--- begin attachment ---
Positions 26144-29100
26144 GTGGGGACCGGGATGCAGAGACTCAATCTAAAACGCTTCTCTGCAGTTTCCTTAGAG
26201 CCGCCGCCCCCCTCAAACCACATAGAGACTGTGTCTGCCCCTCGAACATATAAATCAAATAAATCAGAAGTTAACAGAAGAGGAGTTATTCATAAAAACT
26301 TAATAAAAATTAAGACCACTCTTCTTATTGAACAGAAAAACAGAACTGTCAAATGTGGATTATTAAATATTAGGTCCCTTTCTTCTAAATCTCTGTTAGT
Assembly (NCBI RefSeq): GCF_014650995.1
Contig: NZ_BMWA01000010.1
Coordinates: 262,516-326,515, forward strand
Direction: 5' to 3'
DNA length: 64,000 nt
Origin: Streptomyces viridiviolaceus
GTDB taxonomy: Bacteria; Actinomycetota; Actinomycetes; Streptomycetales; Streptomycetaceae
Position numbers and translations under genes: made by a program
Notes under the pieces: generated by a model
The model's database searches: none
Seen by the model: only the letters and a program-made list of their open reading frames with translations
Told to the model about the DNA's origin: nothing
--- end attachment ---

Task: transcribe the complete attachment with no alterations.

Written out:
Positions 26144-29100
26144 GTGGGGACCGGGATGCAGAGACTCAATCTAAAACGCTTCTCTGCAGTTTCCTTAGAG
26201 CCGCCGCCCCCCTCAAACCACATAGAGACTGTGTCTGCCCCTCGAACATATAAATCAAATAAATCAGAAGTTAACAGAAGAGGAGTTATTCATAAAAACT
26301 TAATAAAAATTAAGACCACTCTTCTTATTGAACAGAAAAACAGAACTGTCAAATGTGGATTATTAAATATTAGGTCCCTTTCTTCTAAATCTCTGTTAGT
Assembly (NCBI RefSeq): GCF_014650995.1
Contig: NZ_BMWA01000010.1
Coordinates: 262,516-326,515, forward strand
Direction: 5' to 3'
DNA length: 64,000 nt
Origin: Streptomyces viridiviolaceus
GTDB taxonomy: Bacteria; Actinomycetota; Actinomycetes; Streptomycetales; Streptomycetaceae
Position numbers and translations under genes: made by a program
Notes under the pieces: generated by a model
The model's database searches: none
Seen by the model: only the letters and a program-made list of their open reading frames with translations
Told to the model about the DNA's origin: nothing